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Using historical and recent examples, this essay proposes seven theses on the philosophy of resistance. We have entered a new age of resistance and potentially radical change after fifty years of failures and defeats of the left.
This issue of New Formations presents a range of exciting new work which spans and connects the fields of cultural studies, literary theory and radical political philosophy.
A beautifully produced facsimile of a scrapbook kept by a 17-year-old children’s nurse in South Yorkshire, which chronicles the unfolding of the Spanish Civil War.
Doreen Massey, Stuart Hall, Michael Rustin
This book is on sale! Normally £13.00. Browse all of the books in the Christmas sale here. This book brings together in one volume the essays from the Soundings Kilburn Manifesto, originally published online as a project to map the political, economic, social and cultural contours of neoliberalism. All the chapters from the manifesto are available to download free here.
Jo Littler, Nancy Fraser
Jo Littler’s interview with Nancy Fraser explores her approach to the hegemony of a liberal feminist model that allows privileged women to lead lives that she argues are socially male.
This article takes a critical look at the role of resilience in an age of austerity, from the meanings and practices it encompasses for grassroots groups to its rise to prominence across diverse policy fields.
Michael Rustin, Doreen Massey
As a further instalment of the Kilburn manifesto, Rustin and Massey extend their arguments on neoliberalism to the realm of international relations and emphasise Britain’s key role in supporting the spread of global neoliberalism.
Ben Highmore, Jenny Bourne Taylor
In this introduction we suggest a number of ways that mood has been and can be a productive way to approach various forms of labour including: the emotional expenditure of those that care either professionally or as ‘voluntary’ labourers; the pedagogic labour of teaching; and the mood work of the state and the media.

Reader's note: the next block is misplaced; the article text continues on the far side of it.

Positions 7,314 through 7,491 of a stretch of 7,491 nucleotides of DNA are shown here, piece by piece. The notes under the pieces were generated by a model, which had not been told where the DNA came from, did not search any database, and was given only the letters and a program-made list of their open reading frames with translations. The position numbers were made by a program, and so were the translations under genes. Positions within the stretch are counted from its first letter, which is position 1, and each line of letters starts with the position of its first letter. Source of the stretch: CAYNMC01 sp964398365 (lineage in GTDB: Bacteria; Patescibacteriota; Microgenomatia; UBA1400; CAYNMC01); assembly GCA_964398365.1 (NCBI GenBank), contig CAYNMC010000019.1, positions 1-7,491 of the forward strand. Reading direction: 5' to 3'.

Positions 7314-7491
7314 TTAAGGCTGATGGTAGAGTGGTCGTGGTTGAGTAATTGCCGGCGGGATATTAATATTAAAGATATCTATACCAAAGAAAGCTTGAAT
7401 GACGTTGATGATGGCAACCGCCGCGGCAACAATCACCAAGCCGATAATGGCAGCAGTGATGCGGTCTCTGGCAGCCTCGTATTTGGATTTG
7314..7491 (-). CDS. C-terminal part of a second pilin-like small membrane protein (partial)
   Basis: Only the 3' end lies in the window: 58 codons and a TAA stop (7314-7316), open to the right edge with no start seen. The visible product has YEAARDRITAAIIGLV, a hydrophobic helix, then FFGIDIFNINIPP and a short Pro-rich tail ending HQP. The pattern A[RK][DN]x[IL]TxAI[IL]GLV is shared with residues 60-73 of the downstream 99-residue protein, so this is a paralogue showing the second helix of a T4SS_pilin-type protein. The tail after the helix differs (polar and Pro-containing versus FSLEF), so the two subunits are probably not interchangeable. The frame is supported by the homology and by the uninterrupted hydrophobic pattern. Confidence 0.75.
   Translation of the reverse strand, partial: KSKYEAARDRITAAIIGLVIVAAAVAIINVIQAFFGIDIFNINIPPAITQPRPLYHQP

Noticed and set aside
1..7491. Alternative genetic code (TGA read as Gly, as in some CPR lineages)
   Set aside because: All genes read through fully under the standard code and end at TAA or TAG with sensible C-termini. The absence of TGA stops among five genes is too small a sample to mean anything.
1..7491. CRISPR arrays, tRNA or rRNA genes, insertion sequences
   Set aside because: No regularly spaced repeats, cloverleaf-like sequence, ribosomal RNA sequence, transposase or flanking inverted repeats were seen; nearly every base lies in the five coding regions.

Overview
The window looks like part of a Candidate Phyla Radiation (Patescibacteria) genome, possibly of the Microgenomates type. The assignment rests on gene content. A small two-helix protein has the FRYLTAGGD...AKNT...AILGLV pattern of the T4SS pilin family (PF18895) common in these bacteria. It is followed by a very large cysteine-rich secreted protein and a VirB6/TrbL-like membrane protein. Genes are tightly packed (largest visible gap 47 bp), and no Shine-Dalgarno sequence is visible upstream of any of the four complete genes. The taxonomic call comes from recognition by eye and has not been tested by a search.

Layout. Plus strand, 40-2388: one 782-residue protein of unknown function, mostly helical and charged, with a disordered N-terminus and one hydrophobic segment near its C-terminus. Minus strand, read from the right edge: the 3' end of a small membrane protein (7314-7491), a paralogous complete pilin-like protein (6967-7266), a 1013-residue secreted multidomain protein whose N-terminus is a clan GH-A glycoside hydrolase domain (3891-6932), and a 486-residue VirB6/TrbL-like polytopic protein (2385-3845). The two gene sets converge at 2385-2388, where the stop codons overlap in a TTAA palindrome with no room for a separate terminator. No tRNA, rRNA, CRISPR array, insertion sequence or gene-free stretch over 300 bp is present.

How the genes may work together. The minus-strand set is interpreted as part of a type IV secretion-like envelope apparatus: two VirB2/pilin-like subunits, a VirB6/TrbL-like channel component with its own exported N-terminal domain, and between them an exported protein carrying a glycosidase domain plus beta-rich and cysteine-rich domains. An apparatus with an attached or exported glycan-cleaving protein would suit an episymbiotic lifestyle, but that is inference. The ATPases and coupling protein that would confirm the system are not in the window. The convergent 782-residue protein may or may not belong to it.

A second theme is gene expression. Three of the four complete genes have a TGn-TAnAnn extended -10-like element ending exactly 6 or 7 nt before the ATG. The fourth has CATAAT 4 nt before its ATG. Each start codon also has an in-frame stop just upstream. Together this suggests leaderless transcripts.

This essay explores the sociality of moods as a sociality that does not simply bring us together. Reflecting specifically on how attunement creates strangers (as those who are only dimly perceived) the essay explores how some have to work to become attuned to others.
The historiography of nearly the past century and a half may render surprising – if not, to some, jolting – the juxtaposition, in the title, of the noun ‘anti-Jacobinism’ to the possessive form of Bakunin’s surname.
Rooted in Michel Foucault’s (2003: 15, 47) conception of politics – ‘[P]olitics is a continuation of war by other means’ – this paper seeks to support and draw attention to the ‘primitive or permanent war’ that underlies society in its modern manifestations.
This collection of letters written by Antonio Gramsci before he was imprisoned vividly evokes the ‘great and terrible world’ in which he lived. It also includes rarely seen photographs.
One might suppose that historians of communism have less to learn than most from the current vogue for transnational history. Whatever criticisms might be made of the great traditional landmarks of communist historiography, restriction of the subject to an exclusively national terrain is not one of them.
This paper considers some of the political trajectories of the ninety or so African Americans who fought in the Spanish Civil War as part of the Fifteenth International Brigade. It locates these trajectories as part of broader interventions made by black internationalist intellectuals and activists in shaping the terms of anti-fascist solidarities.
Modern monetary theory destroys the intellectual basis for austerity but needs a more robust political economy.
The early career of Clement Attlee reminds us that the welfare state was never intended to stand alone as a set of institutions. Its stability depends upon a set of ethical, economic, and political foundations.
Martin O'Neill, Nick Pearce
Thomas Piketty’s Capital in the Twenty-First Century (Piketty, 2014) is the most talked about work of political economy to have appeared in recent years, if not decades. Martin O’Neill of Renewal and Juncture’s Nick Pearce interviewed Professor Piketty on a recent visit to London.